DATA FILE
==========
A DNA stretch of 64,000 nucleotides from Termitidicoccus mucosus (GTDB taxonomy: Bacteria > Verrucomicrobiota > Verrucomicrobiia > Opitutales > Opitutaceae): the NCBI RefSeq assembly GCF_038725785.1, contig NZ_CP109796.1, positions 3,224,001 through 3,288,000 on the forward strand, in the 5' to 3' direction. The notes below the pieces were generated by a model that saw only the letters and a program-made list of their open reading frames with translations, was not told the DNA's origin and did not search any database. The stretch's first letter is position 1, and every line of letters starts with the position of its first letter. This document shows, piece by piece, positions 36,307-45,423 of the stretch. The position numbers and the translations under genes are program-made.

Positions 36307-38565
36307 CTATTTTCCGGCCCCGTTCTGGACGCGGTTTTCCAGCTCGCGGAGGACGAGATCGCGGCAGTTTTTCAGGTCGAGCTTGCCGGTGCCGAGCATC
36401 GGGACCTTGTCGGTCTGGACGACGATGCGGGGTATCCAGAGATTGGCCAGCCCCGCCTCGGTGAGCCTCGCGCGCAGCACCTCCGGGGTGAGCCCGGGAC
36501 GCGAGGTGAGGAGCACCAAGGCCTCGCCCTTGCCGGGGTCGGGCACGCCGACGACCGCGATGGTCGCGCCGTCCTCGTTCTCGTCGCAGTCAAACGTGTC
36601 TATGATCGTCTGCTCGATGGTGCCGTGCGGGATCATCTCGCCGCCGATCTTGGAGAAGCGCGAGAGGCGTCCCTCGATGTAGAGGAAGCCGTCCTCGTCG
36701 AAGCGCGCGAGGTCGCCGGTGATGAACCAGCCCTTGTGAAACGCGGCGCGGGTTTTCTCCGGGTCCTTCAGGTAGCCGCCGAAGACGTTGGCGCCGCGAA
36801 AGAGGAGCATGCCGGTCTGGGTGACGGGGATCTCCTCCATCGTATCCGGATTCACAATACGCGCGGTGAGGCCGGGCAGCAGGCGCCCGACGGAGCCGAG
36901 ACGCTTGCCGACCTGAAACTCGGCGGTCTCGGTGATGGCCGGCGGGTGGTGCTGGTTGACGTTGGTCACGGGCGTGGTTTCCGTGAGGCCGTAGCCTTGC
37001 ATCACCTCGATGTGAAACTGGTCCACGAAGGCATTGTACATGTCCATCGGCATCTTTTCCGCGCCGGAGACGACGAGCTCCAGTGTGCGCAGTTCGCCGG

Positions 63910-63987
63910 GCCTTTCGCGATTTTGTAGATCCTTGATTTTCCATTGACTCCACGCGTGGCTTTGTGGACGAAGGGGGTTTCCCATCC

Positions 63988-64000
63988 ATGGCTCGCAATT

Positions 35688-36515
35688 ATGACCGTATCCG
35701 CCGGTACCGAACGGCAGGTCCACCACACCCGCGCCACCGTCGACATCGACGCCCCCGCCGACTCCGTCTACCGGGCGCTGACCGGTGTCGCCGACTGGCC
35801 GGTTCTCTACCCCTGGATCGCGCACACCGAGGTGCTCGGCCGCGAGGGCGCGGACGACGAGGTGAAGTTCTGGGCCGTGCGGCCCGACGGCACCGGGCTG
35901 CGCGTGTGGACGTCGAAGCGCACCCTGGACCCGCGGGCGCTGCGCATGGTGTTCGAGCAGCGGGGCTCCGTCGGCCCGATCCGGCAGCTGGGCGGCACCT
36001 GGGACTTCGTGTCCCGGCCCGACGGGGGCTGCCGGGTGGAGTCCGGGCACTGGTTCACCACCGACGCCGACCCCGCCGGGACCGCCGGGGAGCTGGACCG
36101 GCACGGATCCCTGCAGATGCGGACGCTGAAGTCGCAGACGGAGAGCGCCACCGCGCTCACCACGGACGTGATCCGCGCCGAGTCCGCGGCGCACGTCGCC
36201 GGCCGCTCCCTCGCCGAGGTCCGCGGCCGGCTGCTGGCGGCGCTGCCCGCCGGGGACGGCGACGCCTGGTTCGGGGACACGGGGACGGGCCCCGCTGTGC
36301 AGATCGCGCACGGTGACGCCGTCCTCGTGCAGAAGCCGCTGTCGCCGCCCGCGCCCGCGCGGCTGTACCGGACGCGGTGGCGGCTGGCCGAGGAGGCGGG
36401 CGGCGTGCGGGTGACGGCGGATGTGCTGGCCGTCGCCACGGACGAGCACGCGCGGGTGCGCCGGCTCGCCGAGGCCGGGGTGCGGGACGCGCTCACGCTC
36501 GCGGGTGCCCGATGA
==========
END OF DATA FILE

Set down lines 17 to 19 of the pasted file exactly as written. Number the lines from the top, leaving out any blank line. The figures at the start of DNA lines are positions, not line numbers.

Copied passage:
35701 CCGGTACCGAACGGCAGGTCCACCACACCCGCGCCACCGTCGACATCGACGCCCCCGCCGACTCCGTCTACCGGGCGCTGACCGGTGTCGCCGACTGGCC
35801 GGTTCTCTACCCCTGGATCGCGCACACCGAGGTGCTCGGCCGCGAGGGCGCGGACGACGAGGTGAAGTTCTGGGCCGTGCGGCCCGACGGCACCGGGCTG
35901 CGCGTGTGGACGTCGAAGCGCACCCTGGACCCGCGGGCGCTGCGCATGGTGTTCGAGCAGCGGGGCTCCGTCGGCCCGATCCGGCAGCTGGGCGGCACCT